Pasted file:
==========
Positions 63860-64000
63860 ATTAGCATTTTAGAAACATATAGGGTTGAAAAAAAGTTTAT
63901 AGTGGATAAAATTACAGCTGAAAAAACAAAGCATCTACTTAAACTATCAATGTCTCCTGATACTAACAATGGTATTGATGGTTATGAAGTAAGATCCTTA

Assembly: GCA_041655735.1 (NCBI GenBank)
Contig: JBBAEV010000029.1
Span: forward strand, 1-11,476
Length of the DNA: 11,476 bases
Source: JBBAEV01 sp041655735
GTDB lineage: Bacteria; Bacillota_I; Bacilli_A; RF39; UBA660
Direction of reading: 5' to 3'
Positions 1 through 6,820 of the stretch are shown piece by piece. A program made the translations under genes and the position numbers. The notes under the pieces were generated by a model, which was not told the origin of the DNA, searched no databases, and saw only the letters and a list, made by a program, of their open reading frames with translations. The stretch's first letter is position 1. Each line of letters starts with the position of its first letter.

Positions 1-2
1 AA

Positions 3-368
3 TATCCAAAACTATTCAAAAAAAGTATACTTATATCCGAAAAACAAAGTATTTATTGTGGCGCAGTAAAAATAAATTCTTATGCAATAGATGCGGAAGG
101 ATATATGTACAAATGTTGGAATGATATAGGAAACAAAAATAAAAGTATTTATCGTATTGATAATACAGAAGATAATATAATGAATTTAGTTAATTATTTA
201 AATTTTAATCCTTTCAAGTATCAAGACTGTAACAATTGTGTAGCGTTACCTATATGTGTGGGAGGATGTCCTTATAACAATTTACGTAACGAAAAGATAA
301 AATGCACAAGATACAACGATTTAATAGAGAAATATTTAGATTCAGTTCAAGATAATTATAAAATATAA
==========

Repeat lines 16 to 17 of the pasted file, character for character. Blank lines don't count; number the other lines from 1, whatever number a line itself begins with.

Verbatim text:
101 ATATATGTACAAATGTTGGAATGATATAGGAAACAAAAATAAAAGTATTTATCGTATTGATAATACAGAAGATAATATAATGAATTTAGTTAATTATTTA
201 AATTTTAATCCTTTCAAGTATCAAGACTGTAACAATTGTGTAGCGTTACCTATATGTGTGGGAGGATGTCCTTATAACAATTTACGTAACGAAAAGATAA